Remove yellow or dying leaves, and plant debris to encourage better-growing conditions. While pruning, always use clean utensils or shears to reduce the chance of bacterial and fungal diseases. Never cut through yellowed tissue as this may cause further damage in the likes of diseases or bacterial infections. Remember to make clean incisions as too-damaged wounds may shock the plant, causing weakened growth and a decline in health.


Via Seed, Basal Cuttings or Division.

For basal cuttings (Moderate), use shoots that have a soft wooded base and haven't flowered. They should be at least 10cm (4 inches) in length and are found in the centre of the plant where the new growth takes place. Remove the lower half of the leaves, dip the wound in some rooting hormone and place in a well-draining potting mix - Seed & Cuttings Compost is advised. While the plantlet is still young, avoid direct sunlight and water-logging and repot once there is at least 2cm of growth.

Division (Moderate) - Split the root ball into several sections during the start of spring. Dividing too-small segments of the rootball could lead to transplant shock or unsuccessful propagation. Segments that are at least 5cm in diameter serve the best chance of propagation due to the stored energy in the roots and stems. Place the sections into houseplant compost and water regularly, avoiding prolonged sunlight and persistent droughts.


Campanula will flower between late spring to early autumn when grown correctly. Each individual flower will last up to ten days, with the overall show lasting up to six weeks. Supplement the soil using a fertiliser high in potassium to prolong its flowers - 'Streptocarpus' or 'Tomato' labelled food is an excellent choice.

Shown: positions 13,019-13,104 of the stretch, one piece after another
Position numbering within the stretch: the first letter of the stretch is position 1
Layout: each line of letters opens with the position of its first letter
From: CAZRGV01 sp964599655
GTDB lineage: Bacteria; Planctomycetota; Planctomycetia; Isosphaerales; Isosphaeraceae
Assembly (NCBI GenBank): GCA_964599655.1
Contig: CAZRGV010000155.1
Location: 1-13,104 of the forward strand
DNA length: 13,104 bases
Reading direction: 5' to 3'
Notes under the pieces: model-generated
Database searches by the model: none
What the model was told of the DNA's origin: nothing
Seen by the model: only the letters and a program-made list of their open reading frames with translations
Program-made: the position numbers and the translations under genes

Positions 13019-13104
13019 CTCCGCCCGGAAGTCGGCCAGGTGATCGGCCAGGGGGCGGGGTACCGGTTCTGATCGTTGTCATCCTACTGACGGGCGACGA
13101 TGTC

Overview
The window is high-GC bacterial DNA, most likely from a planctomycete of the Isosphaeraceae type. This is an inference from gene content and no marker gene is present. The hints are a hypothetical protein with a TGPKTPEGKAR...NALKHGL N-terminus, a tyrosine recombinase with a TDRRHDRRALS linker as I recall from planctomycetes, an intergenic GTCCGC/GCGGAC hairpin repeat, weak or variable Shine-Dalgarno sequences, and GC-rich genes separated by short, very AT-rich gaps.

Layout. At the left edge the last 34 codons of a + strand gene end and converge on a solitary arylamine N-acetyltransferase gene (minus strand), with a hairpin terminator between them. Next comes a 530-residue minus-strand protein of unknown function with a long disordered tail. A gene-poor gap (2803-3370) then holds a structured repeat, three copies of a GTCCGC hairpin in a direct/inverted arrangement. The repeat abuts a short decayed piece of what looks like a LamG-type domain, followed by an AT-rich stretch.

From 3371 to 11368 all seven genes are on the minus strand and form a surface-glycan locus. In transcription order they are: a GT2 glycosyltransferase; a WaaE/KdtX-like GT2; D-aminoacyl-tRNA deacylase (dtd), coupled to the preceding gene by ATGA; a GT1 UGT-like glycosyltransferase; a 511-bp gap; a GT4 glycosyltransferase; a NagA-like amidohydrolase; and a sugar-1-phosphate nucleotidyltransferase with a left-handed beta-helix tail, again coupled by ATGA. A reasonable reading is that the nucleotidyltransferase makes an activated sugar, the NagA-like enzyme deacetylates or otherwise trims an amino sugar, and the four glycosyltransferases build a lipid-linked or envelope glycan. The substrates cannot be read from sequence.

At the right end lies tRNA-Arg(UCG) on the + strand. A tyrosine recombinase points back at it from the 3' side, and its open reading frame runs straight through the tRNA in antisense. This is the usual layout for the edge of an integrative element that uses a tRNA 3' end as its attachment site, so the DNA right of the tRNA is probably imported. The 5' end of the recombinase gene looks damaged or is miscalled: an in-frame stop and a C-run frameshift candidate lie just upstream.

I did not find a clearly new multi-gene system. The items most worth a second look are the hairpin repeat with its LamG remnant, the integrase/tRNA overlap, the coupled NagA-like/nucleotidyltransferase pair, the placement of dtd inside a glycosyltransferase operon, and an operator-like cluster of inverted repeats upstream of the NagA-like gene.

Repot every three years in spring using a 'Houseplant' labelled potting mix and the next sized pot with adequate drainage. Campanula are far better potbound for several years due to the heightened risk of root rot and repotting-issues (like transplant shock), so only repot if you feel it's wholly necessary - restricted root growth will also increase the chance of blooms, too.

Hydrate the plant 24hrs before the tinkering with the roots to prevent the risk of transplant shock. For those situated in a darker location, introduce an extra amount of perlite and grit into the deeper portion of the pot to downplay over-watering risks. Click on this link for a detailed step-by-step guide on transplantation, or via this link to learn about repotting with root rot.

Pests & Diseases

Keep an eye out for mealybugs, aphids, fungus gnats & root mealybugs that'll locate themselves in the cubbyholes and undersides of the leaves, with the exception of the latter in soil. Common diseases associated with Campanula are root rot, leaf-spot disease, Botrytis, rust, powdery mildew & southern blight - click here to learn more about these issues.


Not known to be poisonous when consumed by pets and humans. If large quantities are eaten, it may result in vomiting, nausea and a loss of appetite.

Retail Locations

Some florists & online stores may sell Campanula during the spring and summer, along with garden centres stocking them outdoors. It's not advised to bring outdoor plants inside as this could lead to environmental shock and the risk of introducing pests into the home. Have a search online for potential purchases.